I guess it comes down to the obvious answer that “sex sells,” but with the recent arrest of two Vietnamese songwriters, I can’t help but notice the overwhelming silence on social media in stark contrast to the outpouring of support for Pussy Riot. Okay, I get it. Mini-dresses on leggy, Russian girls wearing brightly colored balaclavas are hard to beat in the attention-deficit theater of Facebook and Twitter, but surely the social justice issue is no different in this case.
Last week, the song writers Vo Minh Tri and Tran Vu Anh Binh were sentenced to four and six years in prison, respectively. Uploading their songs to a website hosted by politically active Vietnamese outside the country, the two were charged with spreading propaganda against the state and faced possible sentences of up to 20 years.
Vo Min Tri, 34, wrote the song “Where is My Vietnam?” featured in the video above. The lyrics criticize the Chinese imperialist influence in his country, and according to some sources, the song was played over 700,000 times on YouTube.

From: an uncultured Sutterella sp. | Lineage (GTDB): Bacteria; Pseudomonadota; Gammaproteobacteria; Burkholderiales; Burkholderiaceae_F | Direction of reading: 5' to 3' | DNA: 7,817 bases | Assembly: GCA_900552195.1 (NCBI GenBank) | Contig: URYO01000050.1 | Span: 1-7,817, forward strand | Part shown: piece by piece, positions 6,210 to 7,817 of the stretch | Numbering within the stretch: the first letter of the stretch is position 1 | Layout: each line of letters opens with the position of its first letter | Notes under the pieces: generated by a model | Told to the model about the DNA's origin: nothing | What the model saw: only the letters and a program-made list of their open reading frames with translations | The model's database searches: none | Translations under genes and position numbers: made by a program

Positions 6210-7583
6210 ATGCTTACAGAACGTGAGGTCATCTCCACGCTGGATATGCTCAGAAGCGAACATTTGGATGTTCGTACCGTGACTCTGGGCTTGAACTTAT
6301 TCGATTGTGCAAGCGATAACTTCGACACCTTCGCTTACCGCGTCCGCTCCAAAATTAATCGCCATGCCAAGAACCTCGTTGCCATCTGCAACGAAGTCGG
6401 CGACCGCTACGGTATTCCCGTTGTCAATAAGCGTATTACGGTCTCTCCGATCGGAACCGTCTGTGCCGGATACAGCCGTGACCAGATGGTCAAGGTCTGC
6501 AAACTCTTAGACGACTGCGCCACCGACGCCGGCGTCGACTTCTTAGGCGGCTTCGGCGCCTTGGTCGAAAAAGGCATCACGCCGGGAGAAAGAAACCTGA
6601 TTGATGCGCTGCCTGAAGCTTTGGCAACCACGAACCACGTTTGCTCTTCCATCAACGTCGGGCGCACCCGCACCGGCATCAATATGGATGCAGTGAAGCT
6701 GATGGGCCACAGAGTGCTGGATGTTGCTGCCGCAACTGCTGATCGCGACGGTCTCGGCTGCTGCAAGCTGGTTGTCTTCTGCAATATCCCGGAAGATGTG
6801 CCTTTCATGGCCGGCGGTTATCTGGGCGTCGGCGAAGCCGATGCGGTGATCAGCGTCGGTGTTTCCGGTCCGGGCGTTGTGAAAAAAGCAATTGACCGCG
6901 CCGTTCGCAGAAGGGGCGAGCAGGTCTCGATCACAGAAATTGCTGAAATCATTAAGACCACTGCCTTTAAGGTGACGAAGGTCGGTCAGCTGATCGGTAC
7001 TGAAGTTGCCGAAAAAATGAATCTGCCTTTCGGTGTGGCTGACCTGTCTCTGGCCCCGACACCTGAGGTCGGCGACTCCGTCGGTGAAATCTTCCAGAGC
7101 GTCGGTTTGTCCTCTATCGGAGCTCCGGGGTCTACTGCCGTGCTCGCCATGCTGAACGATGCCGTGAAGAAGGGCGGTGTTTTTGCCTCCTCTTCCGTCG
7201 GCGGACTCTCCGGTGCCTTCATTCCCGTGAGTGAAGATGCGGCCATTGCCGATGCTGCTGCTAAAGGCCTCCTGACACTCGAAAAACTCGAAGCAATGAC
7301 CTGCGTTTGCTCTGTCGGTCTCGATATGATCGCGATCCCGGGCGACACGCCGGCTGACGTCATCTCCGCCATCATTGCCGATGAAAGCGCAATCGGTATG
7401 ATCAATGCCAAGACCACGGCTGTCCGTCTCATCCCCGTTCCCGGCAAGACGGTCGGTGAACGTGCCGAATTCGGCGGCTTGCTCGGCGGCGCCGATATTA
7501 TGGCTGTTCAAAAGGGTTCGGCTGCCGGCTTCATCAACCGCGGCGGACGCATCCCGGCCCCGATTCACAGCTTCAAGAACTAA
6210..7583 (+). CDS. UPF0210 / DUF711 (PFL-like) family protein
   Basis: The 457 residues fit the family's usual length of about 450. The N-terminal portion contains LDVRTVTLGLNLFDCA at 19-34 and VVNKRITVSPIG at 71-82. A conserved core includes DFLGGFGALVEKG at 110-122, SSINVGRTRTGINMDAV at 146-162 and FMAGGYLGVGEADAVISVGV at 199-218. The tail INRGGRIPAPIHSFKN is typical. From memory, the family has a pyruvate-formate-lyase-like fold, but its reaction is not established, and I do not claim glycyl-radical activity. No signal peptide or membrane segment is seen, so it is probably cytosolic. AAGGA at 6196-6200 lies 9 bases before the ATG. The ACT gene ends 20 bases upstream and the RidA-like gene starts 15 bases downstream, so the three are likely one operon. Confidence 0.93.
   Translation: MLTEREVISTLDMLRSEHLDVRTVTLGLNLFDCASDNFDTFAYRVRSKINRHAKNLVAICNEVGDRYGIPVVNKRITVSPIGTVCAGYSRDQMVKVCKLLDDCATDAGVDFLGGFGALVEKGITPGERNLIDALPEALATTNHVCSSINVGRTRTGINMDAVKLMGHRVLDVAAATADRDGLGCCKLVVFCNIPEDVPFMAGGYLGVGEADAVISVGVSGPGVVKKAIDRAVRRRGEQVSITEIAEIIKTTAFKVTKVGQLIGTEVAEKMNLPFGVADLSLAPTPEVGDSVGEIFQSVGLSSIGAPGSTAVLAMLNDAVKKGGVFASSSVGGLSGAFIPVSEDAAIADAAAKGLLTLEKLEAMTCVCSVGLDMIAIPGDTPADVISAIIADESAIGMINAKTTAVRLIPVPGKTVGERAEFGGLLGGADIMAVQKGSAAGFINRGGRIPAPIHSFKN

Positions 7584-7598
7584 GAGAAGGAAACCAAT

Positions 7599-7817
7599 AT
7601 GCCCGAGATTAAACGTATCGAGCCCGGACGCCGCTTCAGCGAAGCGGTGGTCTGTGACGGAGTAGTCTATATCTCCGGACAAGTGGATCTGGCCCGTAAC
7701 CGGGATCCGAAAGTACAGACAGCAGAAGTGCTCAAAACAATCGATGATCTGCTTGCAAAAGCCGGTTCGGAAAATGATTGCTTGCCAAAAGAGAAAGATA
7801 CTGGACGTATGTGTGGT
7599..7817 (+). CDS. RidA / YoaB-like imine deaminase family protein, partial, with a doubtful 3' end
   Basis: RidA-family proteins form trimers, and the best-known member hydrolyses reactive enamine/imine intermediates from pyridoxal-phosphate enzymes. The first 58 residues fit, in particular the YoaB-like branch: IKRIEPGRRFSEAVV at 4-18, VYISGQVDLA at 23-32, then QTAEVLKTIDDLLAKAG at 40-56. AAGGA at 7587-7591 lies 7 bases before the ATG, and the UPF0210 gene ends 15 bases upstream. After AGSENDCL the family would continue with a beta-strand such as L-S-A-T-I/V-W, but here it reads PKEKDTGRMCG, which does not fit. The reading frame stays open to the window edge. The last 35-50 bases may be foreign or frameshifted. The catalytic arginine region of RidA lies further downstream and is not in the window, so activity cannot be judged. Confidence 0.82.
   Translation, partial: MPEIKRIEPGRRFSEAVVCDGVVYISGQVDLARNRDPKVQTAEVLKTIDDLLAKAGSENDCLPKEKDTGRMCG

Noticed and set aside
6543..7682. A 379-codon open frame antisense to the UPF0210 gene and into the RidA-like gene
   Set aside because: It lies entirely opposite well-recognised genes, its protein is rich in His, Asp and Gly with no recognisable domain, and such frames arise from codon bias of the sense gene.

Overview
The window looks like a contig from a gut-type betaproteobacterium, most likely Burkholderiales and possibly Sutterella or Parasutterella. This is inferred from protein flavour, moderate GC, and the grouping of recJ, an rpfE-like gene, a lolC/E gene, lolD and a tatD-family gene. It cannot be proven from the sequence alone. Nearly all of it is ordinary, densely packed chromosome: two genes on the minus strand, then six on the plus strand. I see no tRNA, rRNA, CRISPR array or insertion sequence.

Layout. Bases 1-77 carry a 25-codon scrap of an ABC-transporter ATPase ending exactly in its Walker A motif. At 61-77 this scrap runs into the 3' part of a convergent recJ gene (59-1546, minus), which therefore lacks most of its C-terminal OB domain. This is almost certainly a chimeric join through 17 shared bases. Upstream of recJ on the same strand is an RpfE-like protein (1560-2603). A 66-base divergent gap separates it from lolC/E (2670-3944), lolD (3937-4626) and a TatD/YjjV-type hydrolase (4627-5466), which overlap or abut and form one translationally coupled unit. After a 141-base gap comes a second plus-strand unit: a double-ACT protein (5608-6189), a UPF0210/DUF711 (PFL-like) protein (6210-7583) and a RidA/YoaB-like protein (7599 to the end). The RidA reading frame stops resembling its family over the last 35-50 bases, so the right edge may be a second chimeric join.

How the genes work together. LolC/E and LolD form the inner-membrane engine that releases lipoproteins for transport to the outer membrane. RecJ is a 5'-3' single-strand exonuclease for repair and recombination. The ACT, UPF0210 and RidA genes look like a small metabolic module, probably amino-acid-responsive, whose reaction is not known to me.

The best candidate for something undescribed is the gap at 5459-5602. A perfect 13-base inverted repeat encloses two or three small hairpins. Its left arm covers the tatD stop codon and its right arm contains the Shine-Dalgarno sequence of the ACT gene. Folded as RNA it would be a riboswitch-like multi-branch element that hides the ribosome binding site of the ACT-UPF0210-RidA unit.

Human Rights Watch has called for the songwriters’ immediate release, and their arrest comes in the wake of the Vietnamese government cracking down on political dissent in other forms. As quoted by AP, Phil Robertson of the Asia division of Human Rights Watch stated, “First critics, then bloggers, then poets, and now musicians!” The international community can no longer stand by quietly as these free speech activists are picked off one by one by Vietnam’s security apparatus.”
If social media in America is any indication, it seems the international community is more than content to stand by quietly. But why? Almost every day, I encounter some proclamation that democratic governments are trying to stifle free speech, and the claim usually comes from some middle-class American or European whose rights are more than intact. But it really does seem that when we have clear evidence of exactly this kind of oppression, there has to be a hook before it can get much attention. Admittedly, it’s pretty tough to turn this case into a catchy tweet. #Freevominhtriandtranvuanhbinh doesn’t exactly pop off the stream, and there isn’t any available artwork that’s much better. So, what’s a political prisoner to do these days, if he can’t be memed?
© 2012, David Newhoff. All rights reserved.